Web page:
Feminine Features are a Drawback at the Bargaining Table—Even for Men
New research suggests that people with feminine facial features are offered less in negotiations than those with more masculine ones, and are perceived as more cooperative.
August 21, 2014
People with feminine features—even men—are at a disadvantage at the bargaining table, finds new research by Eric Gladstone, a PhD candidate at Johnson at Cornell University, and Kathleen O’Connor, associate professor of management and operations. The study was published online in July in the journal Organizational Behavior and Human Decisions Processes.
Among the key findings:
· When people choose negotiation counterparts, they prefer men and women with more feminine faces
· Conversely, people select less-feminine faces, when selecting a negotiation agent
· Negotiators believe counterparts with more feminine features will be more cooperative
· Negotiators demand relative more form female-featured counterparts.
"We found people were systematically more aggressive to feminine-featured faces," Gladstone told the Washington Post. "They were more aggressive in their negotiations, they were more demanding, and they would send offers that demanded more."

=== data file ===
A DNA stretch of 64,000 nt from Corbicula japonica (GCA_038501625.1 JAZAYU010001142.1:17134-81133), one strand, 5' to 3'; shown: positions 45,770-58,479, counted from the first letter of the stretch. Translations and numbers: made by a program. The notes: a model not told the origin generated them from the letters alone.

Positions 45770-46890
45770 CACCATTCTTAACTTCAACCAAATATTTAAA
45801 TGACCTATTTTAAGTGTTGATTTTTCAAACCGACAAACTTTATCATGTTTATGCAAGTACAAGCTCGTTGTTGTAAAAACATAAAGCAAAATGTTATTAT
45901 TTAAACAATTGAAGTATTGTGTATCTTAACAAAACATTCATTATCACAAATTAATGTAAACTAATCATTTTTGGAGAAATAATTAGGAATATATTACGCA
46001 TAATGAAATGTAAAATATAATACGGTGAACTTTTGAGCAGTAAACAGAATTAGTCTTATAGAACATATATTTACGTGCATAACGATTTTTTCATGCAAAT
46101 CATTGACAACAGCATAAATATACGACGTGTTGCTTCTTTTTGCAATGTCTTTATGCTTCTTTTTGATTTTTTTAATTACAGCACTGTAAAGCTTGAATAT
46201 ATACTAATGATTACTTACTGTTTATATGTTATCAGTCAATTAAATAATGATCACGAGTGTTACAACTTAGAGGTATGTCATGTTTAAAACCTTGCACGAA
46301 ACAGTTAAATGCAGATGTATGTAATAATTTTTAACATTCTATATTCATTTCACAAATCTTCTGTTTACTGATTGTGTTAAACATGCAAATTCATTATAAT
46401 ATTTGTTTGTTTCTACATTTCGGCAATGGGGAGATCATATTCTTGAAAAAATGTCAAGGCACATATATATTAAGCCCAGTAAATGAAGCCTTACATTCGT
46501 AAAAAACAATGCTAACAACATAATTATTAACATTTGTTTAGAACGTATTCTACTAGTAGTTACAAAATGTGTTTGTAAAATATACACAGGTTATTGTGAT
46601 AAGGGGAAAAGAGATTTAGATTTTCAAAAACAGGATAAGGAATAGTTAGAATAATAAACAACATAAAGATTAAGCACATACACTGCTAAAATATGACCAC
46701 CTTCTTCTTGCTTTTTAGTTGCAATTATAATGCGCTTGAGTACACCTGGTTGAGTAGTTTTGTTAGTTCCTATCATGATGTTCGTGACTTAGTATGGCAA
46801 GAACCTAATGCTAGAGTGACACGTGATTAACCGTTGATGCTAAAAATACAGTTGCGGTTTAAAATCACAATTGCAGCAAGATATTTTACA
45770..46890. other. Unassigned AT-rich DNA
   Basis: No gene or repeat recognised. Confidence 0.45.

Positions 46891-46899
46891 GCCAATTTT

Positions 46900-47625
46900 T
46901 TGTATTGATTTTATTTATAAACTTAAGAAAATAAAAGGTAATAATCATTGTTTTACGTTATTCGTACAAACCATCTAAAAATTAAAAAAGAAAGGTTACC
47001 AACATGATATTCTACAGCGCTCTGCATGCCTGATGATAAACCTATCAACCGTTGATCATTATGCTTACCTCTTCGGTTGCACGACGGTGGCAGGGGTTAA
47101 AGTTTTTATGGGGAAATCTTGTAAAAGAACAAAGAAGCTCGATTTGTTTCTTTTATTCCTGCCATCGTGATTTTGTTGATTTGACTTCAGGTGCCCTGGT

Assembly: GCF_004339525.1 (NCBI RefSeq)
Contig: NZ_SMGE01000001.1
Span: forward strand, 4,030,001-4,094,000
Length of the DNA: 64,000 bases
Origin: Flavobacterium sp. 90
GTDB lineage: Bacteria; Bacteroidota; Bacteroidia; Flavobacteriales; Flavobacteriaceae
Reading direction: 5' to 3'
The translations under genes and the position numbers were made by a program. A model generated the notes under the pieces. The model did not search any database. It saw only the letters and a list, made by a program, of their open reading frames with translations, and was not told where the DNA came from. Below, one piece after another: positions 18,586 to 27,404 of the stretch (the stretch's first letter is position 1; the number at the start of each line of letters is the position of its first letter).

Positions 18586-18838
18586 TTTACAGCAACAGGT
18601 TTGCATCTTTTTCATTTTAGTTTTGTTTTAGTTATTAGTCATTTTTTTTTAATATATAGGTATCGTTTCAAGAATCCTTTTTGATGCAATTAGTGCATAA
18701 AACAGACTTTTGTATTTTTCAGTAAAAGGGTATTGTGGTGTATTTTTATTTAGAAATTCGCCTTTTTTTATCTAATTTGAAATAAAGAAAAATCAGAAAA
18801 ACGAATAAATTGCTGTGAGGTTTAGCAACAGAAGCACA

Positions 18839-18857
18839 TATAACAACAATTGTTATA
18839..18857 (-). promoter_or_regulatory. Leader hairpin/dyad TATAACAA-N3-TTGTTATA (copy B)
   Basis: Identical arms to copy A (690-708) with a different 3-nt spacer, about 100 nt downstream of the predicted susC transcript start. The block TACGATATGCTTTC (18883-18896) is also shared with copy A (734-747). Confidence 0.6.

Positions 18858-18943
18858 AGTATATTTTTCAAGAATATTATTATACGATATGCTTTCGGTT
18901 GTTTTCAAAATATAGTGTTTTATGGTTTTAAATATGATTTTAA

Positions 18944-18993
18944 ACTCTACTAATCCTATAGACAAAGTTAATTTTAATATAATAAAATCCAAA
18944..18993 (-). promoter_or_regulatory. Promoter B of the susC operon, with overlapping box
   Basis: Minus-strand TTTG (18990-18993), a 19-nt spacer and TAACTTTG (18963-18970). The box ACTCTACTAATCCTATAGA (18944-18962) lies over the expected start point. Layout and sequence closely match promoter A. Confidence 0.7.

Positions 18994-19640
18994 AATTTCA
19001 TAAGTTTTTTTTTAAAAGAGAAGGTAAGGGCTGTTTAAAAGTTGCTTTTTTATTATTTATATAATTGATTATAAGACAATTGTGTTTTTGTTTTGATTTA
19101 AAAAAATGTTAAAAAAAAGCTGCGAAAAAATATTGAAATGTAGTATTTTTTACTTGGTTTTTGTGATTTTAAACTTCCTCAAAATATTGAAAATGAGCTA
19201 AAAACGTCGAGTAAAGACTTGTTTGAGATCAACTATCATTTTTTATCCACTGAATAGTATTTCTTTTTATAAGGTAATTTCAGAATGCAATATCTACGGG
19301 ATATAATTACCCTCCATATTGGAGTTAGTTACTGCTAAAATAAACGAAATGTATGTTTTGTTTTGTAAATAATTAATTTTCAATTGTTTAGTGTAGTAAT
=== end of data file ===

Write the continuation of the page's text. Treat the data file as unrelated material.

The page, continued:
Bloomberg Businessweek also reported on the research.
Gladstone is earning his PhD in management and organizations at the Samuel Curtis Johnson Graduate School of Management at Cornell University, and will complete is degree in May 2015. His research articles have been published in Organizational Behavior and Human Decision Processes, Psychological Science, Journal of Mathematical Sociology, and Best Paper Proceedings of the 2014 Academy of Management.
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